29 Apr 2016

Car insurance payments to rise as fire levy added

6:07 pm on 29 April 2016

Drivers with third party motor vehicle insurance will have to pay a fire services levy from July 2018.

Traffic north of Wellington.

Car owners with vehicle insurance will help fund the new national organisation Fire and Emergency New Zealand. Photo: RNZ / Alexander Robertson

Internal Affairs Minister Peter Dunne has announced $303 million will be spent over four years to combine urban and rural fire services into one organisation from the middle of next year.

The new organisation will be called Fire and Emergency New Zealand.

Mr Dunne said the fire levy, which was collected from contents, property and vehicle insurance, would fund the new organisation.

He said drivers with third party insurance had not in the past had to pay the fire levy through their insurance, though the Fire Service often had to deal with motor vehicle accidents.

"It's a recognition of the fact that one of the criticisms of the existing fire levy is that householders pay a levy, but why is a householder paying to fund someone who is extricated from a motor vehicle for instance?

"So we felt it was appropriate to put those charges where they might properly fall."

But the Automobile Association said people without car insurance would continue to 'freeload' assistance from the fire service, despite the changes.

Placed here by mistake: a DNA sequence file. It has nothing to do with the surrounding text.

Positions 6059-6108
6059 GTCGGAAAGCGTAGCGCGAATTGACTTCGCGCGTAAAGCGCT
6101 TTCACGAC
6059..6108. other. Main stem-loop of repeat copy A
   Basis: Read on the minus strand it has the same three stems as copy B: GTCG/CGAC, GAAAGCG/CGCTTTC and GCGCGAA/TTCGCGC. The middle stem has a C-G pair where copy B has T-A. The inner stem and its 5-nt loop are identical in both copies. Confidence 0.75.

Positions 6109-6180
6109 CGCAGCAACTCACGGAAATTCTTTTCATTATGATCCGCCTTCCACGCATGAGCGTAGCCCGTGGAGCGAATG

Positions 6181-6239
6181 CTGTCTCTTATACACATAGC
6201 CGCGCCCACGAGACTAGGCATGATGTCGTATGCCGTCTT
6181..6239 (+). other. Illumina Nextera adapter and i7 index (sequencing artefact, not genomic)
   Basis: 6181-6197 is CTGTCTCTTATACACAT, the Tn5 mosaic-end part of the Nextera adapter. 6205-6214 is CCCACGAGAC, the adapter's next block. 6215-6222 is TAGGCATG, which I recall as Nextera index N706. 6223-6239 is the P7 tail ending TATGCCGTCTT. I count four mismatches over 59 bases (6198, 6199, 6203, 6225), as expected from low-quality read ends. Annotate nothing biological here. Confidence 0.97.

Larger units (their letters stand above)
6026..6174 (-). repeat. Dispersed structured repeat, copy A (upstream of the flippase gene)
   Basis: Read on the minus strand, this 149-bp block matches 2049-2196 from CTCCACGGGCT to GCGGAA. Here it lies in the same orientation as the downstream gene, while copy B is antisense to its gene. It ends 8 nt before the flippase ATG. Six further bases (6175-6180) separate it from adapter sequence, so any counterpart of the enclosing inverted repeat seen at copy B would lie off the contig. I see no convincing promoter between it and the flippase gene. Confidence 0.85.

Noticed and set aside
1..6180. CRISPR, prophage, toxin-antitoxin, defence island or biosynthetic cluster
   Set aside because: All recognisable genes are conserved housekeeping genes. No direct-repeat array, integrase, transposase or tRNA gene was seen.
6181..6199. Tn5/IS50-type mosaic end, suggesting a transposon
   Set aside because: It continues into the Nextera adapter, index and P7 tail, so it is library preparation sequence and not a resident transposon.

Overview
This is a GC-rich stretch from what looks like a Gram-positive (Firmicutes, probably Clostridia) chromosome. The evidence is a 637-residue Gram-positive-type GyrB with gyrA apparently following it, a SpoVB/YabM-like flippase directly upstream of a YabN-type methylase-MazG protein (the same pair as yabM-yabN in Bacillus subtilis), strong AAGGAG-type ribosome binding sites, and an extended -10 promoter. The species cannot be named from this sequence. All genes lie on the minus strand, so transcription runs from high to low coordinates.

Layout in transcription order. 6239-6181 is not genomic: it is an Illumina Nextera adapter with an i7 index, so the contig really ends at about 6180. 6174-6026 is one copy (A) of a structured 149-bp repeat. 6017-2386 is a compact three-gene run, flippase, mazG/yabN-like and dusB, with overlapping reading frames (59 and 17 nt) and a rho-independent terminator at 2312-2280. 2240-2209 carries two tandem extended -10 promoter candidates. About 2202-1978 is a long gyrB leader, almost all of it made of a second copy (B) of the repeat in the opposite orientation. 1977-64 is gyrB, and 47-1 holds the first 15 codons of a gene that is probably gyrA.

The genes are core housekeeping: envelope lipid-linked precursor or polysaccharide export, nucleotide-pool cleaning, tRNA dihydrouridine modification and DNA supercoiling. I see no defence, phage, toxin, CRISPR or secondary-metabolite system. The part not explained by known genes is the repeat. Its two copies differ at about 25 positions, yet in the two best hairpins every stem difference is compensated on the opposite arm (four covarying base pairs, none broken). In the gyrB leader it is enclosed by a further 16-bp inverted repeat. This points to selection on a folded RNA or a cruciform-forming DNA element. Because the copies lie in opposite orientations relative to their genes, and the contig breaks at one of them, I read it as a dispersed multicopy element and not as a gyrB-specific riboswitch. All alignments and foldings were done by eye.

The plan to make drivers with third-party car insurance pay the fire services levy was not fair.

"There were other places where the levy could have been put - on road user charges and on excise tax - or indeed on the registration, which would have made sure that nearly everybody was paying their fair share. The way it has been announced, there will be some people who are freeloading."

Legislation enacting the changes will be introduced to Parliament in the next three months.

The head of the firefighters union, Derek Best, said plans to create the long-awaited national fire service were sensible and would remove artificial barriers, but would not be easy.

"It's not simple when you're planning to merge 40-plus organisations coming from completely different backgrounds from one end of the country to the other."